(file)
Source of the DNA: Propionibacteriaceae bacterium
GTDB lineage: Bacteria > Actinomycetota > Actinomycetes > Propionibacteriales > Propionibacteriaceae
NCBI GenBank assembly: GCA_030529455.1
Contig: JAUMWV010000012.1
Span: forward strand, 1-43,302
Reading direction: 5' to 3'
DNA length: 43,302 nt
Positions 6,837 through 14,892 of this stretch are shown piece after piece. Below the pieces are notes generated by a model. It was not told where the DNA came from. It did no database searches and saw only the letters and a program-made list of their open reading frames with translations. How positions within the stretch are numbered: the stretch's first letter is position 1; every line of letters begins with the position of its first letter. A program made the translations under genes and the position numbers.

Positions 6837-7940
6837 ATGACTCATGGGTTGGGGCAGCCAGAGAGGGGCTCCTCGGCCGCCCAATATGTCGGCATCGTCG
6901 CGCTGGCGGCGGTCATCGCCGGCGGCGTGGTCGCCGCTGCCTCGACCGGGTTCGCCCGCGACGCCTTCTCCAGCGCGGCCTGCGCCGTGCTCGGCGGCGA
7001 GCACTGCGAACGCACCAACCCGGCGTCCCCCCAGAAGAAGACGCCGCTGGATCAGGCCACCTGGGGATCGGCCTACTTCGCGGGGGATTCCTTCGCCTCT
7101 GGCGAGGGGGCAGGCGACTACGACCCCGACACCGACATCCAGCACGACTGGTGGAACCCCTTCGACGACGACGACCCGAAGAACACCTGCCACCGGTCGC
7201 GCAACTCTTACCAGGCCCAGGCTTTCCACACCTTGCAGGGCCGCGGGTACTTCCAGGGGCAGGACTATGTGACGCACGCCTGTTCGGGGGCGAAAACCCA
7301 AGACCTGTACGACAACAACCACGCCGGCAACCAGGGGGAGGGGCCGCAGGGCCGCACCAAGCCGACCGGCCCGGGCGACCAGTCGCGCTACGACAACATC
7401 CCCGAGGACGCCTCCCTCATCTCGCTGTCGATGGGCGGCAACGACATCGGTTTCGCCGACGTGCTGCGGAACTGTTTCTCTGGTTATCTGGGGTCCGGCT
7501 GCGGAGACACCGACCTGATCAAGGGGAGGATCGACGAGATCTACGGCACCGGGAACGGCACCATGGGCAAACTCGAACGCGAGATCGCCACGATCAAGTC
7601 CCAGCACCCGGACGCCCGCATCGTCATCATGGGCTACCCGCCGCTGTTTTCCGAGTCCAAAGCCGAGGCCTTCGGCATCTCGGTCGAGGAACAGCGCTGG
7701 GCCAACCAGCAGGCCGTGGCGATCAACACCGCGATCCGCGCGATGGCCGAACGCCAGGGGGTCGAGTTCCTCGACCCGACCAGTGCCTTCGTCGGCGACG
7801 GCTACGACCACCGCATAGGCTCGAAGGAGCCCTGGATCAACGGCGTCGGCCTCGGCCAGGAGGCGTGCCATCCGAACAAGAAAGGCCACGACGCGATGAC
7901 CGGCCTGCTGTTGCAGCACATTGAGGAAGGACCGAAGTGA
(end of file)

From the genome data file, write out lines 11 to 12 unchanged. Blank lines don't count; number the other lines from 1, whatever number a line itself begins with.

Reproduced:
6901 CGCTGGCGGCGGTCATCGCCGGCGGCGTGGTCGCCGCTGCCTCGACCGGGTTCGCCCGCGACGCCTTCTCCAGCGCGGCCTGCGCCGTGCTCGGCGGCGA
7001 GCACTGCGAACGCACCAACCCGGCGTCCCCCCAGAAGAAGACGCCGCTGGATCAGGCCACCTGGGGATCGGCCTACTTCGCGGGGGATTCCTTCGCCTCT